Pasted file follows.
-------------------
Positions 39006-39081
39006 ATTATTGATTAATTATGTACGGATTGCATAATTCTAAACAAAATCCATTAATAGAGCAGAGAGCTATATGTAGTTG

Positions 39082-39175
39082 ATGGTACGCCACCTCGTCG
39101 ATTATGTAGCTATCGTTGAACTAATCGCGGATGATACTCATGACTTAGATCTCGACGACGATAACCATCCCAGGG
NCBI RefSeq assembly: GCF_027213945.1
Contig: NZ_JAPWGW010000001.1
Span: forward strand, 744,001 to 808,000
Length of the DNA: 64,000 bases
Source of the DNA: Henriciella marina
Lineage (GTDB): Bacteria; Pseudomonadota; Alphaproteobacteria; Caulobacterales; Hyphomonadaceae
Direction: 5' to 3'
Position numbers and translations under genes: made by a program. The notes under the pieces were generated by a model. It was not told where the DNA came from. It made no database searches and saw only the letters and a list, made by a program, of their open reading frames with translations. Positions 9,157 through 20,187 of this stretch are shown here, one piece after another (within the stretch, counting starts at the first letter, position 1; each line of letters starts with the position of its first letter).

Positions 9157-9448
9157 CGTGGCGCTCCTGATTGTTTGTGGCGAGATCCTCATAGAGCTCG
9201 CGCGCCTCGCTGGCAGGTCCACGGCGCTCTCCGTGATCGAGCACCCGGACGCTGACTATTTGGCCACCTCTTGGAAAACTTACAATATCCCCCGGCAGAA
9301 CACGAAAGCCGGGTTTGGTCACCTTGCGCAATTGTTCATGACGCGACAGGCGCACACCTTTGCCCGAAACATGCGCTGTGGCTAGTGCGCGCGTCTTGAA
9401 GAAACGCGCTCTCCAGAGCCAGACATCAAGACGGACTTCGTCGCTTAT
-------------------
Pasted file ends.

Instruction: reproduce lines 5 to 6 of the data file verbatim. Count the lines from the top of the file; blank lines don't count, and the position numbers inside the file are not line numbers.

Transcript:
39101 ATTATGTAGCTATCGTTGAACTAATCGCGGATGATACTCATGACTTAGATCTCGACGACGATAACCATCCCAGGG
NCBI RefSeq assembly: GCF_027213945.1